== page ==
Darcy Lewis Design

Adventures in "Good Enough" Design

Sewing Room Hacks…

DIY TRACING TABLE/LIGHT BOX:

One of the sewing groups I’m in had several members asking how to see the pattern lines under thicker tracing paper we sometimes use, like medical exam paper (a popular choice) and butcher paper.  Vintage patterns are especially prone to having faint lines that can be difficult for even the most eagle-eyed of us to trace accurately.  My friend Adrianna has the best, easiest, solution for this!!

She took 2 saw horses, stuck a glass table top from IKEA across the top of it, took two clamp-on work lights and clamped them to opposite legs – pointing up at the underside of the glass.  When they are turned on, they make even the smaller notches and marks crystal clear!  Plus, the set-up can be used as a regular table, is easy to disassemble and put away, and you even easily put a little bit of storage room underneath the table!!

Bonus: Don’t forget, light boxes can be used for all kinds of crafting projects where tracing would come in handy!

 

PATTERN STORAGE AND ORGANIZATION:

I’ve also seen lots of questions about how to store and organize your patterns, so thought I’d share my method.  I use filing cabinets – I have one vertical and 1 lateral.  I divide my patterns into two main groups: New patterns, and patterns I’ve already made.  Patterns I’ve already made are put in their own drawer.  On the front of the envelope I put a post-it note that says which view I made, which garment it is, and any critical notes (doesn’t fit right, take in bust 2″, lengthen 3″, etc.). This is only a short note – I keep full notes separately (see below).

IMAG5854

New patterns are sorted by type of garment – jackets, skirts, dresses, pants.  On a pattern with several garment types – like the photo above, I file it under the garment type I am most interested in. I also keep a list of the patterns in an Excel spreadsheet that lists the brand, pattern number, and location (ie, filed with jackets), and any other details I care about (size, fabric type, yardage, whatever is most important to you).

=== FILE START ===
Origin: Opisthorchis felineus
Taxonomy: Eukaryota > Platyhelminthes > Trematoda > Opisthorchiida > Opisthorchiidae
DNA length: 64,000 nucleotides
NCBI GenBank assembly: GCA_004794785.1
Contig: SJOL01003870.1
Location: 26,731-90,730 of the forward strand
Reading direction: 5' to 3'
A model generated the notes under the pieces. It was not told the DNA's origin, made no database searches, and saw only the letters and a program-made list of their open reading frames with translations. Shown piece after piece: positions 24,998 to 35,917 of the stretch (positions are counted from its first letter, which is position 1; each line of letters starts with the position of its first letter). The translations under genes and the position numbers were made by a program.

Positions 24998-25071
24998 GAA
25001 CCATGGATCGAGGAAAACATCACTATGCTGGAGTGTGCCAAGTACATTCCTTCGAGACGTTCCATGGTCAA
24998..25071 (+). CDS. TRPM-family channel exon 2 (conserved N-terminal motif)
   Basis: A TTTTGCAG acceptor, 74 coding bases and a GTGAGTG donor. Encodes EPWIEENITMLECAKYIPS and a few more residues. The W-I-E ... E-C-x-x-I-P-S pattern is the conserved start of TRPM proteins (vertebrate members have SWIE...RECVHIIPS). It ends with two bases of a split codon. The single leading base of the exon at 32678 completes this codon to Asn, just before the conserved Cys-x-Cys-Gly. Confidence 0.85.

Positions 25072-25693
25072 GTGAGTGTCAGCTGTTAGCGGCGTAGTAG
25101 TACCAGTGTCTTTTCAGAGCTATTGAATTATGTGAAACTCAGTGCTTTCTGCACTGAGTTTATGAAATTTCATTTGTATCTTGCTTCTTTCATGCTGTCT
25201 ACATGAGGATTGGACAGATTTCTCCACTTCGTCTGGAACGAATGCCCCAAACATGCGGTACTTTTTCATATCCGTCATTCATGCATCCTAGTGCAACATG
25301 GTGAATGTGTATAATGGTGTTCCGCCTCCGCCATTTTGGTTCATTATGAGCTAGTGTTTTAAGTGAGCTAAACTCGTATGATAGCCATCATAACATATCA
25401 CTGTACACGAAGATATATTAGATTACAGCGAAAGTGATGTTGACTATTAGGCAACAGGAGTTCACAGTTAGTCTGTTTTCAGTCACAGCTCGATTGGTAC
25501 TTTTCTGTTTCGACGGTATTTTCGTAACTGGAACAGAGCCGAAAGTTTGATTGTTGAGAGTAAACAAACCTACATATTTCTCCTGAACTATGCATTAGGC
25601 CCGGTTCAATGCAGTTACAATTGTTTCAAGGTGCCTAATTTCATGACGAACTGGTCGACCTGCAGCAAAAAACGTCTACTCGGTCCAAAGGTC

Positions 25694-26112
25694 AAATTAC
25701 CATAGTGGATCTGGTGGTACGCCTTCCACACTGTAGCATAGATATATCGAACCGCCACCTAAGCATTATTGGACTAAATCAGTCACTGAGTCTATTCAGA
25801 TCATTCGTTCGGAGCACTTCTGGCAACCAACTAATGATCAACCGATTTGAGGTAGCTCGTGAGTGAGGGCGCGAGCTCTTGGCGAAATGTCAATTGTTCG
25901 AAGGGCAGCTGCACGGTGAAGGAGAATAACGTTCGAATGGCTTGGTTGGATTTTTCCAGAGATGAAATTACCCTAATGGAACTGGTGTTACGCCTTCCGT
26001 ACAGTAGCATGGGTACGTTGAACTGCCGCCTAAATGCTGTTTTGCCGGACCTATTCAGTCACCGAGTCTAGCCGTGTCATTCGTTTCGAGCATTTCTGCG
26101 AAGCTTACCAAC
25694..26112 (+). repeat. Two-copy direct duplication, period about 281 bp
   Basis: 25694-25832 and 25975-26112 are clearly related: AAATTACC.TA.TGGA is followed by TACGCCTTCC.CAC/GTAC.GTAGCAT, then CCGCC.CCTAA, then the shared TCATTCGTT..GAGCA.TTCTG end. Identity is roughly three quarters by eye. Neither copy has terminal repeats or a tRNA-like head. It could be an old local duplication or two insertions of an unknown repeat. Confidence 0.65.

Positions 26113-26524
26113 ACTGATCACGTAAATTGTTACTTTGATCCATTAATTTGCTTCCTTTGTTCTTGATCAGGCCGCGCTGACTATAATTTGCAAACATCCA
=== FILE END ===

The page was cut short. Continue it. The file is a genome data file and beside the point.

In the lateral filing cabinet, I needed a way to keep the columns of patterns neat and separate so they didn’t squish into each and get untidy.  I found my local grocery store yielded two IDEAL box sizes – 1 for normal-width envelopes, 1 for wide:

The boxes are almost exactly the same length as the drawer, and they allow me to fit the pattern columns very close together!  To save on both space and the number of boxes needed, I alternate 1 column of loose (boxless) with 1 column in a box.  Here you can see all the patterns tightly wedged in together very neatly:

 

And finally, my tip on how I keep my pattern notes.  There are many different ways to do this, this is NOT the most efficient, but I like it… I buy an 8″ x 6″ spiral-bound artists pad.  I only use 1 sheet per pattern, and always leave the back of the sheet blank – so if I ever rip them out and put them in a notebook, I don’t have to choose or worry about splitting the page 😉

On the top of each page, I put a descriptive name for the garment: “Sakura”, “Gray Roses”, “Silver Rain”, “Opera Cloak”, etc. I put the date I completed the garment.  Then I list any patterns I used, their view and size.  I list the fabrics used and the price I paid for them (best guess), ditto with any trims or closures. I tape in a tiny swatch of the fabric(s), add notes about needed alterations, the amount of time it took to make, and anything else I might want to know later.

 

What kinds of tips and tricks do you use to keep your stash organized?

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2 thoughts on “Sewing Room Hacks…

  1. Karen Poole on said:

    At one time I had over a thousand patterns and knew I had to organize them somehow. I used the cardboard file boxes with lids, first the patterns were separated by brand name, then by women or men or children’s, or unisex or costumes/crafts and so on,. Then they were filed by pattern number. The outside of the box was marked with its contents: women’s/Mcalls number xxx-xxx (xxx being the pattern numbers). Each pattern was envelope was photocopied and placed in a page protector in a notebook in the same system as in the boxes. Then I made an excel spread sheet with all pattern names and numbers and brief description. The notebooks were really great because if someone wanted a particular type item made they could go through the pictures and pick out what they wanted and I could easily find the patterns. If a pattern was removed from storage a note was placed in the page protector for that pattern on the location of the pattern (being made for so and so; loaned to SO and so, etc.). This worked really well for years until I could no longer spend as much time sewing and I sold a very large amount of my pattern stash!!

  2. Your idea is brilliant – though too much work for me – I’m SUPREMELY lazy!! I can’t even manage to keep my excel spreadsheet of patterns updated! But it’s a really great idea! Thank you for sharing it!! (Yes, I love exclamation marks, can you tell?)

    Darcy

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